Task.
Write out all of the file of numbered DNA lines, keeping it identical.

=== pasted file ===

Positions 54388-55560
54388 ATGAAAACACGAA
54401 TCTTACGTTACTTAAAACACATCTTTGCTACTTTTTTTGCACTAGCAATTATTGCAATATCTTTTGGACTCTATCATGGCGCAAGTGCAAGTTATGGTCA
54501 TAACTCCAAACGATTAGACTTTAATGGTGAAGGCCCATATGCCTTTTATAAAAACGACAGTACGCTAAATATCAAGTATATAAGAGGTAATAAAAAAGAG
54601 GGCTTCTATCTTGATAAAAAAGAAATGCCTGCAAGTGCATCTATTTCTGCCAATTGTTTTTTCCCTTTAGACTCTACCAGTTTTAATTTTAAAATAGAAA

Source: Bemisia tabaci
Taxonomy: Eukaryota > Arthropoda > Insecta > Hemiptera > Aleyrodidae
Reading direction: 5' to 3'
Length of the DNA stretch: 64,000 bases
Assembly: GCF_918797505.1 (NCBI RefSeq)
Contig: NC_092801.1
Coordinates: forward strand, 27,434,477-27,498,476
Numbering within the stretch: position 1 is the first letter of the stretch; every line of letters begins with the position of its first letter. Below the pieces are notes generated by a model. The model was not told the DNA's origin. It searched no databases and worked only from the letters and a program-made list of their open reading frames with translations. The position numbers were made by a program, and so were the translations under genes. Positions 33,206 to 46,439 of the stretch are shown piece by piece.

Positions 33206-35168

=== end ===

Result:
Positions 54388-55560
54388 ATGAAAACACGAA
54401 TCTTACGTTACTTAAAACACATCTTTGCTACTTTTTTTGCACTAGCAATTATTGCAATATCTTTTGGACTCTATCATGGCGCAAGTGCAAGTTATGGTCA
54501 TAACTCCAAACGATTAGACTTTAATGGTGAAGGCCCATATGCCTTTTATAAAAACGACAGTACGCTAAATATCAAGTATATAAGAGGTAATAAAAAAGAG
54601 GGCTTCTATCTTGATAAAAAAGAAATGCCTGCAAGTGCATCTATTTCTGCCAATTGTTTTTTCCCTTTAGACTCTACCAGTTTTAATTTTAAAATAGAAA

Source: Bemisia tabaci
Taxonomy: Eukaryota > Arthropoda > Insecta > Hemiptera > Aleyrodidae
Reading direction: 5' to 3'
Length of the DNA stretch: 64,000 bases
Assembly: GCF_918797505.1 (NCBI RefSeq)
Contig: NC_092801.1
Coordinates: forward strand, 27,434,477-27,498,476
Numbering within the stretch: position 1 is the first letter of the stretch; every line of letters begins with the position of its first letter. Below the pieces are notes generated by a model. The model was not told the DNA's origin. It searched no databases and worked only from the letters and a program-made list of their open reading frames with translations. The position numbers were made by a program, and so were the translations under genes. Positions 33,206 to 46,439 of the stretch are shown piece by piece.

Positions 33206-35168